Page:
Bitcoin is traded in myriad locations around the world, including numerous exchanges. However, the asset trades largely around the same US dollar value across the market, barring the occasional price movement in some countries. How is that possible?
There are numerous trading products in the crypto space, including Bitcoin (BTC) futures and options, but how is the price of actual tradable BTC, called spot BTC, determined in the crypto market, especially given the large number of exchanges?
“The price of BTC at any point in time is really just a function of the price people are willing to buy or sell at that point in time,” said Justin d’Anethan, director of sales at Equos – an exchange for digital assets owned by Diginex Group – Cointelegraph. “So it will – very easily – vary from one exchange to another,” he explained, adding:
“Of course, market makers and arbitrageurs take advantage of this difference and minimize it (sell when it is higher; buy when it is lower so that it corrects itself naturally). Data providers and exchanges themselves often use an index as a basis, which is composed of the current price, which is monitored on a selection of different exchanges. “
Arbitrage is one aspect of the market that helps keep the price of Bitcoin similar across exchanges. If BTC was trading for $ 50,000 per coin on one exchange and $ 60,000 on another, people would likely buy BTC for $ 50,000, send it to the other exchange, sell it for $ 60,000 and keep the profit of $ 10,000 per coin. However, a number of factors play a role in arbitrage, such as: B. the transaction timing, stock exchange restrictions and bots.
Filbfilb, a crypto analyst and trader, also sees arbitrage as an important component in determining the spot price of Bitcoin in the market. “In general, arbitrage bots play an important role in eliminating price differentials caused by isolated quantities,” he told Cointelegraph. “They effectively reward people who correct market price variances with profit,” he added. Filbfilb explains:
“A high volume dump on exchange A, which pushes the price above that of exchange B, will result in arbitrage participants buying the cheaper coins on exchange A and selling them on exchange B at a higher price. This will continue until Price A and B are equalized and the chance is eliminated. This is a simplified example, of course, but it literally happens all the time. “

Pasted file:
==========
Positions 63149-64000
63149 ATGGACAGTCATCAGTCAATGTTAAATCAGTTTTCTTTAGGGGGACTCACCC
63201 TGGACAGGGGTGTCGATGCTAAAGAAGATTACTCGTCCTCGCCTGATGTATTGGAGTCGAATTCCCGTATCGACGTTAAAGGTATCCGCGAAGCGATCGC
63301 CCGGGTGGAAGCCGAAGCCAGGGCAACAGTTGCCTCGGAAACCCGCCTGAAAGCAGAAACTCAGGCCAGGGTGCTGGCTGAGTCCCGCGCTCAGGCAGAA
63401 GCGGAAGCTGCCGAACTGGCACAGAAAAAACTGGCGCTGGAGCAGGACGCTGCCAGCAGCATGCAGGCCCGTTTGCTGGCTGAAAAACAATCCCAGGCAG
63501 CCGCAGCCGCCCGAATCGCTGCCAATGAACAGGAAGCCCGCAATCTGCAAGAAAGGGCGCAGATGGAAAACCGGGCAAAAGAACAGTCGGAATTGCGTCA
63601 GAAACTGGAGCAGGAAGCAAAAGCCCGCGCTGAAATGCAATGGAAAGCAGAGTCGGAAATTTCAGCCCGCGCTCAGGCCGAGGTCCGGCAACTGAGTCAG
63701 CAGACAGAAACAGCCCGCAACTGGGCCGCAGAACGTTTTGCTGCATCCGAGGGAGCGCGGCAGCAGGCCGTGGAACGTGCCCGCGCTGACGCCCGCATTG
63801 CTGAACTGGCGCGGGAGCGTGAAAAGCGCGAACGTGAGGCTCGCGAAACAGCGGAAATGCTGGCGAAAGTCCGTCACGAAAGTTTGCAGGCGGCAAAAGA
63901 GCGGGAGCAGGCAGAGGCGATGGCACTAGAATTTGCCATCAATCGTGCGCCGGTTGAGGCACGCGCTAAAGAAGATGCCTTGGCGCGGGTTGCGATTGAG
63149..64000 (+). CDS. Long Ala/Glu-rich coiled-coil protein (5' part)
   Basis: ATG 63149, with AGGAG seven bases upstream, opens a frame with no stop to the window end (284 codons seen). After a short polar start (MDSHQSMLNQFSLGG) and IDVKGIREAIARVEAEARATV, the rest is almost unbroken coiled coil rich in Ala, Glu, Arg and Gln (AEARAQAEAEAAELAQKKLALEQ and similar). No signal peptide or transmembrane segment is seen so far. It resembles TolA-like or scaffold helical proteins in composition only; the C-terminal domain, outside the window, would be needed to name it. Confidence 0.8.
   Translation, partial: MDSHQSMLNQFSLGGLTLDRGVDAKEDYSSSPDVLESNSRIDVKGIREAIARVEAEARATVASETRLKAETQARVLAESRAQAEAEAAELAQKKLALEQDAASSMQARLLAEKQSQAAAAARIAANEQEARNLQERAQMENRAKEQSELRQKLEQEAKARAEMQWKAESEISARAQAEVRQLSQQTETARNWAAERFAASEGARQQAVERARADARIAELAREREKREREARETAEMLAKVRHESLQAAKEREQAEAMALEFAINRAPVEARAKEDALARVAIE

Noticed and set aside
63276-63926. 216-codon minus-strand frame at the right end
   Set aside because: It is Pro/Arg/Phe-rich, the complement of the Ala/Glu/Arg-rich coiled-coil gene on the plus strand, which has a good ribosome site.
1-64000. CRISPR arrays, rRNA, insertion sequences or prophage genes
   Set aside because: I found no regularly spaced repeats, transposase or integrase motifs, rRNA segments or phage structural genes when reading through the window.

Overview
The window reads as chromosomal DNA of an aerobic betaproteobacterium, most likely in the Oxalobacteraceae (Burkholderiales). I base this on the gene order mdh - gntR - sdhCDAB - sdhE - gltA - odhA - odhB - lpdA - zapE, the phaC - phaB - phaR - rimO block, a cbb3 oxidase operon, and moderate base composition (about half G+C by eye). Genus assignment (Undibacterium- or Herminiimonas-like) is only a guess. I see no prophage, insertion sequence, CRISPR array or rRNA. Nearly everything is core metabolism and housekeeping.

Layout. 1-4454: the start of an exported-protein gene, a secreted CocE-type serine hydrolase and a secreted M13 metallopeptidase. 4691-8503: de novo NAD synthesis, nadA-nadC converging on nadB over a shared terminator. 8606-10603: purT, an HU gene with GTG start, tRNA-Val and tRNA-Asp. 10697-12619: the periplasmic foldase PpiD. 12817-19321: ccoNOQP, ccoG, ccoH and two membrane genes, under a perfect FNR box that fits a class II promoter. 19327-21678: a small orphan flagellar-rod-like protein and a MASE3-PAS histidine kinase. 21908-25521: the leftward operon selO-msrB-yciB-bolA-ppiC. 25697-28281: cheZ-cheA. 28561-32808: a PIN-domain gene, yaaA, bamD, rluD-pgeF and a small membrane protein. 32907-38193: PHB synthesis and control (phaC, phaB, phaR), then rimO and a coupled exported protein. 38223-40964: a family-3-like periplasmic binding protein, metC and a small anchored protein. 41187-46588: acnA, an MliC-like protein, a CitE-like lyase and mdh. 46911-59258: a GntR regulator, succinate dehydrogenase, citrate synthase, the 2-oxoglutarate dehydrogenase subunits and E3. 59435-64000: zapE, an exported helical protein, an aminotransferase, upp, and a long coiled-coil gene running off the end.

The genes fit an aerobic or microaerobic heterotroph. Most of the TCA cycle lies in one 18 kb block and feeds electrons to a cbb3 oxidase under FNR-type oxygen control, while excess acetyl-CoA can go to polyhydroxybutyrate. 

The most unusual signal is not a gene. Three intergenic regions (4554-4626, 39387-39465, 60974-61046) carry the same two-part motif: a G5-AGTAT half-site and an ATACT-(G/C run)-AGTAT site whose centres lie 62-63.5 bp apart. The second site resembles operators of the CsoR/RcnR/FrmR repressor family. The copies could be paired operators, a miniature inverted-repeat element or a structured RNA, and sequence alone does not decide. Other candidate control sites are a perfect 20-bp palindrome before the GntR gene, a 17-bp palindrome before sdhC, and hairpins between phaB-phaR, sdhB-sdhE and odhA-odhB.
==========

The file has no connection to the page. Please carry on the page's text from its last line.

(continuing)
There were also arbitrage opportunities between Bitcoin futures and spot trading, according to a strategy once mentioned by PlanB, the creator of the Bitcoin stock-to-flow model. The tactic essentially involves short selling BTC futures when buying spot bitcoin.
Certain Bitcoin futures, such as those tradable on the Chicago Mercantile Exchange, will sometimes trade above the price of the asset at the beginning of their contract period depending on the expiration date and will be found closer to the BTC spot price until the end of the term. However, this system depends on a number of factors, such as the length of the Bitcoin futures contract chosen.
“Buy orders and sell orders from participants around the world determine the real-time price of Bitcoin,” Rob Levy, co-founder of Hxro – a crypto trading platform – told Cointelegraph. “The markets are all interconnected – from the spot markets to the derivatives markets (futures, options, swaps),” he said, adding:
“The most progressive market participants, often called liquidity providers or market makers, trade simultaneously on all of the world’s most active stock exchanges. The advanced trading systems of high-frequency traders monitor the order books on all major stock exchanges around the clock. “
Levy noted that rapid arbitrage is the power to maintain comparable BTC prices across different crypto trading platforms.
In addition, CME’s BTC futures trading affects the market price of spot bitcoin, according to a report from Wilshire Phoenix, an investment firm. “The findings from Wilshire Phoenix […] indicate that CME Bitcoin Futures contribute more to pricing than the associated spot markets, ”the report said.
The CME opened Bitcoin futures trading with cash settlement in 2017. Together with its BTC futures, the Chicago trading company uses the CME CF Bitcoin Reference Rate – a value for Bitcoin that takes into account data from exchanges on the BTC spot market.
Although certain factors can play a role in standardizing the price of Bitcoin across exchanges, the asset infer its total value for a number of reasons, including its role as a store of value.